Problems with SATs not yet over
ASCL welcomed and backed the decision by the QCA to pull the contract from ETS to administer the SATs tests in 2009. "The many schools that were on the receiving end of this fiasco will undoubtedly feel some sense of vindication," said John Dunford.
However, ASCL has warned that the short lead time means that schools are likely to face problems again next year. John said: "Nine months is an incredibly short time in which to appoint a new provider, prepare the infrastructure, and recruit and train markers. Many markers have lost confidence in the system and, even with ETS out of the picture, it will be difficult to deliver a wholly successful system in 2009."
The exams regulator, Ofqual, is pushing ahead with the inquiry by Lord Sutherland into the problems with this year's SATs results, which will conclude in the autumn. The Conservatives have asked Sir Richard Sykes to carry out a separate inquiry.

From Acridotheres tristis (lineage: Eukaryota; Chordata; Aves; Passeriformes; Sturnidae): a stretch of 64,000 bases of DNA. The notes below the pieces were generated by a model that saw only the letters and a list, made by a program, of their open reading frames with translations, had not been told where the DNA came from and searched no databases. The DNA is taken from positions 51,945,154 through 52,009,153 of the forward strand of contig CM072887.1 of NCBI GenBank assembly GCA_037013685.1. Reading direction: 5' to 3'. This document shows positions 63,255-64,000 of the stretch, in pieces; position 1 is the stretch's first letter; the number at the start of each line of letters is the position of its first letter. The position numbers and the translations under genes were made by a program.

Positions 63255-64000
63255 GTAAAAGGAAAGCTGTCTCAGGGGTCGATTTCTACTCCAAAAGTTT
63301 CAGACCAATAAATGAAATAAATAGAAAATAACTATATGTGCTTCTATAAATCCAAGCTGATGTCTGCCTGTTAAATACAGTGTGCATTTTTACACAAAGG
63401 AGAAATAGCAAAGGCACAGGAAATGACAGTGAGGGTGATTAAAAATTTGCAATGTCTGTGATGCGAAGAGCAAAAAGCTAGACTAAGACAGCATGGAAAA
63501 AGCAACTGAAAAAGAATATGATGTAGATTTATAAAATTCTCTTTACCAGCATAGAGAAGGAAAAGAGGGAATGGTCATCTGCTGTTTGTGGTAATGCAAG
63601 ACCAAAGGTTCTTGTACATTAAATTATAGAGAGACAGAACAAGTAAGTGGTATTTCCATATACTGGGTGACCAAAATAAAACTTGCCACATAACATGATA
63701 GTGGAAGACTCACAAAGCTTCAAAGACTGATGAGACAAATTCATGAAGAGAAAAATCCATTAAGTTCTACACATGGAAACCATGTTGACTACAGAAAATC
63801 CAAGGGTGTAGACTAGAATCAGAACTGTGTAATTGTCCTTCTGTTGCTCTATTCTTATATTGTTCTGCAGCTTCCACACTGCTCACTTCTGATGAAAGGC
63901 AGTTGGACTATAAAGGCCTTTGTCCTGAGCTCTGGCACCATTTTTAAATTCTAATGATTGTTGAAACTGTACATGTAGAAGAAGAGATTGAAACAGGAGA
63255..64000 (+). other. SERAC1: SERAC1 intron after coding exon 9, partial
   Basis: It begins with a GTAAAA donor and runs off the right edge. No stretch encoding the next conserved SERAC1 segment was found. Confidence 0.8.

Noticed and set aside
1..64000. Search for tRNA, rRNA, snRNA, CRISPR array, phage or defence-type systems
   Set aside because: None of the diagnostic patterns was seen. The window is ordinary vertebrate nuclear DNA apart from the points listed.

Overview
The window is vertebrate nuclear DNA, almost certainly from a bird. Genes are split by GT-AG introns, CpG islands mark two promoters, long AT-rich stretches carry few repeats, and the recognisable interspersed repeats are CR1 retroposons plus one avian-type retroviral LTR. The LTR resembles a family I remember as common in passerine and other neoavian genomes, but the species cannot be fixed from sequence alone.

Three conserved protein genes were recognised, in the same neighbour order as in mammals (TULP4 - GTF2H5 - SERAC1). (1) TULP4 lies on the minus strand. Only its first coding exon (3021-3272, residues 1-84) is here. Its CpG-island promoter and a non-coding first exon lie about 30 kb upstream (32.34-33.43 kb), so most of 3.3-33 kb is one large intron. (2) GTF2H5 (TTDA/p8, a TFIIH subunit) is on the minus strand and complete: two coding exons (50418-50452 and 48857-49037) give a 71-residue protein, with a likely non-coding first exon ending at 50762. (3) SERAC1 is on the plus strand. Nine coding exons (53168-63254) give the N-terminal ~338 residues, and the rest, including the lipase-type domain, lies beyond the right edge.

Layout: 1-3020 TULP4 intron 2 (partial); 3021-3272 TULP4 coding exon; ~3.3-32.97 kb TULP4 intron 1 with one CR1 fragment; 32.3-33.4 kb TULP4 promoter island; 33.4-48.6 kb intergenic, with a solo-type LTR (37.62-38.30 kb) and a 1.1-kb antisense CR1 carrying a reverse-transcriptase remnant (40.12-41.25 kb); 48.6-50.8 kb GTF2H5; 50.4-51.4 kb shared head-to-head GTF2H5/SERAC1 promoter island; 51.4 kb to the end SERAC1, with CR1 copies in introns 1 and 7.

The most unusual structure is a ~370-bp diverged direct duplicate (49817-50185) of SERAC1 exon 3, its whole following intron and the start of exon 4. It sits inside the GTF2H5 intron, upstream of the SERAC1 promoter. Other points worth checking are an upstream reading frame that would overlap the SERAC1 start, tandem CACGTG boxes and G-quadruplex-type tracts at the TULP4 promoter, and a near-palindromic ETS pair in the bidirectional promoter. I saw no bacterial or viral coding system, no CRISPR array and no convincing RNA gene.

ASCL has written to both sides to urge them to recommend a full-scale review of the SATs tests. "In the long-term, appointing a new administrator for these tests is akin to rearranging the deck chairs on the Titanic," John said.
"The testing and examination system is sinking under its own weight and it is time for the government to examine seriously how it can streamline the assessment regime and again make it fit for purpose."
In a recent article in the Times Educational Supplement, John Dunford suggested that the rollout of the functional skills tests in the next two years means it is the ideal time to phase out Key Stage 3 tests. Functional skills tests, he argued, cannot be added to an already overburdened exams system without taking something away.
© 2017 Association of School and College Leaders